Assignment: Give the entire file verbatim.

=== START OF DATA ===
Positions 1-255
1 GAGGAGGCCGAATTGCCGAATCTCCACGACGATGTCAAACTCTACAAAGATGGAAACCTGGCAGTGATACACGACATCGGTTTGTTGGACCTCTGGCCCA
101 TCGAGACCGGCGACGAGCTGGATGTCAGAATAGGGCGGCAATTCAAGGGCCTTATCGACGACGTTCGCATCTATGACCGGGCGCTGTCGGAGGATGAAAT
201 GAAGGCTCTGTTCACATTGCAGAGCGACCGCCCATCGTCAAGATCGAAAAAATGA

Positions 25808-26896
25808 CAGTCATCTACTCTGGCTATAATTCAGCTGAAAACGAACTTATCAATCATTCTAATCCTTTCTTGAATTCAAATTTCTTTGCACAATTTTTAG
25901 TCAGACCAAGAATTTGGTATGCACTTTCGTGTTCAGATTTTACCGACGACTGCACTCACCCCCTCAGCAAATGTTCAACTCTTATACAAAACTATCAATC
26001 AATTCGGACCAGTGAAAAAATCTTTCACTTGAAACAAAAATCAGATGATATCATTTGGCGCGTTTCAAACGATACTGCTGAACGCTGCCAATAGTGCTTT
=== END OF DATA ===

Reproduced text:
Positions 1-255
1 GAGGAGGCCGAATTGCCGAATCTCCACGACGATGTCAAACTCTACAAAGATGGAAACCTGGCAGTGATACACGACATCGGTTTGTTGGACCTCTGGCCCA
101 TCGAGACCGGCGACGAGCTGGATGTCAGAATAGGGCGGCAATTCAAGGGCCTTATCGACGACGTTCGCATCTATGACCGGGCGCTGTCGGAGGATGAAAT
201 GAAGGCTCTGTTCACATTGCAGAGCGACCGCCCATCGTCAAGATCGAAAAAATGA

Positions 25808-26896
25808 CAGTCATCTACTCTGGCTATAATTCAGCTGAAAACGAACTTATCAATCATTCTAATCCTTTCTTGAATTCAAATTTCTTTGCACAATTTTTAG
25901 TCAGACCAAGAATTTGGTATGCACTTTCGTGTTCAGATTTTACCGACGACTGCACTCACCCCCTCAGCAAATGTTCAACTCTTATACAAAACTATCAATC
26001 AATTCGGACCAGTGAAAAAATCTTTCACTTGAAACAAAAATCAGATGATATCATTTGGCGCGTTTCAAACGATACTGCTGAACGCTGCCAATAGTGCTTT